Another author for me to read more of! ( )
  hmonkeyreads | Jan 25, 2024 |
Showing 1-5 of 756 (next | show all)
Station Eleven is not so much about apocalypse as about memory and loss, nostalgia and yearning; the effort of art to deepen our fleeting impressions of the world and bolster our solitude. Mandel evokes the weary feeling of life slipping away, for Arthur as an individual and then writ large upon the entire world.
added by zhejw | editThe Guardian, Justine Jordan (Sep 25, 2014)
 
Survival may indeed be insufficient, but does it follow that our love of art can save us? If “Station Eleven” reveals little insight into the effects of extreme terror and misery on humanity, it offers comfort and hope to those who believe, or want to believe, that doomsday can be survived, that in spite of everything people will remain good at heart, and that when they start building a new world they will want what was best about the old.
added by zhejw | editNew York Times, Sigrid Nunez (Sep 12, 2014)
 
Mandel’s solid writing and magnetic narrative make for a strong combination in what should be a breakout novel.
added by sturlington | editKirkus Reviews (Jun 17, 2014)
 

» Add other authors (10 possible)

Author nameRoleType of authorWork?Status
Emily St. John Mandelprimary authorall editionscalculated
Chergé, Gérard deTraductionsecondary authorsome editionsconfirmed
Ciccimarra, Milena ZemiraTranslatorsecondary authorsome editionsconfirmed
Hawkins, JackNarratorsecondary authorsome editionsconfirmed
Kellner, StephanieNarratorsecondary authorsome editionsconfirmed
Kuhn, WibkeTranslatorsecondary authorsome editionsconfirmed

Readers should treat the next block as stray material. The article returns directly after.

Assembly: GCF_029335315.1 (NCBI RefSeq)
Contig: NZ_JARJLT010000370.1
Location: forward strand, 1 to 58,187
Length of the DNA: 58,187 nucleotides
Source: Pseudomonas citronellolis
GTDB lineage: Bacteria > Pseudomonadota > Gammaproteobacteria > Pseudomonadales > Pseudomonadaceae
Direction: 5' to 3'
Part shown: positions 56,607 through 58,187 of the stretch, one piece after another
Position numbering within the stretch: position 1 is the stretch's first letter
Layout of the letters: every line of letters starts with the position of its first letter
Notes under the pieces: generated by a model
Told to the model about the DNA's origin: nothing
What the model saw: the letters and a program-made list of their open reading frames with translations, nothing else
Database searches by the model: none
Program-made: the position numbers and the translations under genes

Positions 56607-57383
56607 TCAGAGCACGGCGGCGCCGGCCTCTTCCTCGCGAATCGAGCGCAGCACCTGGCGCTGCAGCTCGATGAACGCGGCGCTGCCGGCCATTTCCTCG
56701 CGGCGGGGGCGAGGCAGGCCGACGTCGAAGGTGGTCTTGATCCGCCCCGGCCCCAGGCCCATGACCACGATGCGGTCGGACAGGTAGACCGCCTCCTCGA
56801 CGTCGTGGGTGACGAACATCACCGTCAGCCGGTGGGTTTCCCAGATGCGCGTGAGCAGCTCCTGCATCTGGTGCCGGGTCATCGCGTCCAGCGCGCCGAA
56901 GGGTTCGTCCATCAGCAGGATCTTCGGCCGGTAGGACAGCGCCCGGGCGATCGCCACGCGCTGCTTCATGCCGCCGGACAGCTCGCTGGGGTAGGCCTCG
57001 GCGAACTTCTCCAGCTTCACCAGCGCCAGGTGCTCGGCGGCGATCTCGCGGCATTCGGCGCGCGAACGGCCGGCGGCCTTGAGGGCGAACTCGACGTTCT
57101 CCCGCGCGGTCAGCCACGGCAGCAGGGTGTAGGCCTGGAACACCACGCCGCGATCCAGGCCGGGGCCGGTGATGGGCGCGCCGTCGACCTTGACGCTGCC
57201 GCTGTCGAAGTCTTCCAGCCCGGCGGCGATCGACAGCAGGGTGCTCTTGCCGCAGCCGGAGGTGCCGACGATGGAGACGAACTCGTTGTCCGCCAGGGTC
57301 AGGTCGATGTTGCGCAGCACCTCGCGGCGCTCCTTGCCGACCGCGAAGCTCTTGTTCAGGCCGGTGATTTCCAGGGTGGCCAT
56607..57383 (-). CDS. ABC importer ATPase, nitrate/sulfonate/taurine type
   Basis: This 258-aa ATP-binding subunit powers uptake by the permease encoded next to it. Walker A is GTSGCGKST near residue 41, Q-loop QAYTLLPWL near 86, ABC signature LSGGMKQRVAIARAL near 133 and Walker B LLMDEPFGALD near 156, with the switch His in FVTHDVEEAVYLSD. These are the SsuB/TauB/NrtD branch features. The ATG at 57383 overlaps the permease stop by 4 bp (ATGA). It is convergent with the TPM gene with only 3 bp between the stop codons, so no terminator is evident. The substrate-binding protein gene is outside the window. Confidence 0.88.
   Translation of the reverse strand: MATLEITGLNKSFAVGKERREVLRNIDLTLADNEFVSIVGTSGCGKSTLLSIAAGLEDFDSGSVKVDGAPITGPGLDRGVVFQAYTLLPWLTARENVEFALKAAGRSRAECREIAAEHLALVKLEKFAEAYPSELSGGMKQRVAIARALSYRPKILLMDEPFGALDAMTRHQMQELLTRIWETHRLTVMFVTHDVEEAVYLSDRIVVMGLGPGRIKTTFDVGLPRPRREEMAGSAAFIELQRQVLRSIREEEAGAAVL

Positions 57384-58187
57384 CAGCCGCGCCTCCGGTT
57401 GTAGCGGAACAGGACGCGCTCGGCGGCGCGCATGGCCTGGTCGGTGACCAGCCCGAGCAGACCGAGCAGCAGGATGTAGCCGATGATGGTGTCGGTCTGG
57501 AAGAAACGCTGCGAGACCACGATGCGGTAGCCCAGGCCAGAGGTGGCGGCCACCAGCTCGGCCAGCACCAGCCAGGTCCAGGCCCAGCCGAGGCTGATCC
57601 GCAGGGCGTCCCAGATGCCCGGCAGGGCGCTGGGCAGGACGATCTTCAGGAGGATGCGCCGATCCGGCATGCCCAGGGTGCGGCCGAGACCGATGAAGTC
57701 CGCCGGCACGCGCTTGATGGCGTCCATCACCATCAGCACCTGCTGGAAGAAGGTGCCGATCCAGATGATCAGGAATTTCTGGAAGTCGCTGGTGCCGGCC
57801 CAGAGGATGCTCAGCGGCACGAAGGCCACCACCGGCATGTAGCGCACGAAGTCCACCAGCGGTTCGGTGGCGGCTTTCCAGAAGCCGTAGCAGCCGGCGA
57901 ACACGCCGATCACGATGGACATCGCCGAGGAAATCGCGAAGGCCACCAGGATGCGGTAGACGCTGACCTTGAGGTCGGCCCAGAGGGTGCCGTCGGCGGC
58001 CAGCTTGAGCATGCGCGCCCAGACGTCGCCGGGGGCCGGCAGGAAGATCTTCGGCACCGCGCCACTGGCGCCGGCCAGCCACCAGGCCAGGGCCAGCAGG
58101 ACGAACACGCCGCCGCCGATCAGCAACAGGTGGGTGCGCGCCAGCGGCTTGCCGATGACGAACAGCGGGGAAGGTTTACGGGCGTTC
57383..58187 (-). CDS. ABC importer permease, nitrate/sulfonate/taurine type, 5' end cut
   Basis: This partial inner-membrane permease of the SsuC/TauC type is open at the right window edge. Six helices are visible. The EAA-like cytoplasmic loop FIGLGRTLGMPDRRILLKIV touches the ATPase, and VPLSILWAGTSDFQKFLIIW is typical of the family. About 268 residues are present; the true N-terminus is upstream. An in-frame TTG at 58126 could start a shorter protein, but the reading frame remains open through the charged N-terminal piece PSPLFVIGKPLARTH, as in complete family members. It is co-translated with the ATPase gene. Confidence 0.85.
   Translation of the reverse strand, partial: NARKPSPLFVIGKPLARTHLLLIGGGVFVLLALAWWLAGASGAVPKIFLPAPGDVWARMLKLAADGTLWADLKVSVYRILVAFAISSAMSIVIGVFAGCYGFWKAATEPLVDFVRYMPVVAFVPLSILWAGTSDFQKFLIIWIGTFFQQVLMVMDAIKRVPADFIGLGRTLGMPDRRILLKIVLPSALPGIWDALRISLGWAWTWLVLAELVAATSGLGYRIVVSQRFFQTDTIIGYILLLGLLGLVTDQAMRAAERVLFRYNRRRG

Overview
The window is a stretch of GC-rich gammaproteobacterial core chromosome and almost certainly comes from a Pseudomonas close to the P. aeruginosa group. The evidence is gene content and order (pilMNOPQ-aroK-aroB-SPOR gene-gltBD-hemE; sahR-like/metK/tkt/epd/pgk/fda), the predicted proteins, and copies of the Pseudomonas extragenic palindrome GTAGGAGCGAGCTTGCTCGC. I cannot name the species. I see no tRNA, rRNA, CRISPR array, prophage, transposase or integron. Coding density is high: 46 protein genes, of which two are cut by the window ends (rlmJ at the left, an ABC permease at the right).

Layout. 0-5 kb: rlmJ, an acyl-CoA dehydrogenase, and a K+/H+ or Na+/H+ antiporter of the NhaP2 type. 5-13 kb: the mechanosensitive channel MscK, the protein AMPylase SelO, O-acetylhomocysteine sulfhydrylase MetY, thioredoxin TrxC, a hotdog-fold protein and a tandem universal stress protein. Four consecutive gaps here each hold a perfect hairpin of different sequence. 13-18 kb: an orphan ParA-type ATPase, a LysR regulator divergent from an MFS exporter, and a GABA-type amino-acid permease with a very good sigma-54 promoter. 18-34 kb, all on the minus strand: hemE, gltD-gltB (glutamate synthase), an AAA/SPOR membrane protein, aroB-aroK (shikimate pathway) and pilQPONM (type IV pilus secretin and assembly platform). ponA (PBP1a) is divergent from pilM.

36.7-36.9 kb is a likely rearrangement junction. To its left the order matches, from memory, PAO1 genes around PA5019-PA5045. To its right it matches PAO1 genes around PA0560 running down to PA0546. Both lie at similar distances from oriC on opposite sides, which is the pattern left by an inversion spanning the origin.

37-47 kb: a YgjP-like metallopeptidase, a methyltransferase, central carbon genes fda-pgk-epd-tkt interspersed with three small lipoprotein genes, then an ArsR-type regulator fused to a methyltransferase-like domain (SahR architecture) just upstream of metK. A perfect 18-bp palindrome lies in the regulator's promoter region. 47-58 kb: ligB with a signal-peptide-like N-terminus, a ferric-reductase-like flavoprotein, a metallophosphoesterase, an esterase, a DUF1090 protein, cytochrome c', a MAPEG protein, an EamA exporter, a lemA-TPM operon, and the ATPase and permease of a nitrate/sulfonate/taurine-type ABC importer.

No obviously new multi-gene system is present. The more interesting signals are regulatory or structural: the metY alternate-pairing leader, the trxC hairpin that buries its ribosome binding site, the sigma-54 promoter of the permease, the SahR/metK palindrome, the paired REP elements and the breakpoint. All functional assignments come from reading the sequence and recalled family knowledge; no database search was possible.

Potter, KirstenNarratorsecondary authorsome editionsconfirmed
Weintraub, AbbyCover designersecondary authorsome editionsconfirmed

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Epigraph
The bright side of the planet moves toward darkness
And the cities are falling asleep, each in its hour,
And for me, now as then, it is too much.
There is too much world.
—Czeslaw Milosz
The Separate Notebooks
Dedication
In Memory of Emilie Jacobson
First words
The king stood in a pool of blue light, unmoored. This was act 4 of King Lear, a winter night at the Elgin Theatre in Toronto.
Quotations
Jeevan's understanding of disaster preparedness was based entirely on action movies, but on the other hand, he'd seen a lot of action movies.
There had always been a massive delicate infrastructure of people, all of them working unnoticed around us, and when people stop going to work, the entire operation grinds to a halt.
I was here for the end of electricity.
He would jettison everything that could possibly be thrown overboard, this weight of money and possessions, and in this casting off he'd be a lighter man.
We traveled so far and your friendship meant everything. It was very difficult, but there were moments of beauty. Everything ends. I am not afraid.
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(Click to show. Warning: May contain spoilers.)
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Wikipedia in English (1)

One snowy night a famous Hollywood actor slumps over and dies onstage during a production of King Lear. Hours later, the world as we know it begins to dissolve. Moving back and forth in time-from the actor's early days as a film star to fifteen years in the future, when a theater troupe known as the Traveling Symphony roams the wasteland of what remains-this suspenseful, elegiac, spellbinding novel charts the strange twists of fate that connect five people: the actor, the man who tried to save him, the actor's first wife, his oldest friend, and a young actress with the Traveling Symphony, caught in the crosshairs of a dangerous self-proclaimed prophet. Sometimes terrifying, sometimes tender, Station Eleven tells a story about the relationships that sustain us, the ephemeral nature of fame, and the beauty of the world as we know it.

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Book description
Haiku summary
Pandémie mondiale
Symphonie Itinérante
Shakespeare et SF
(Tiercelin)

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Average: (4.09)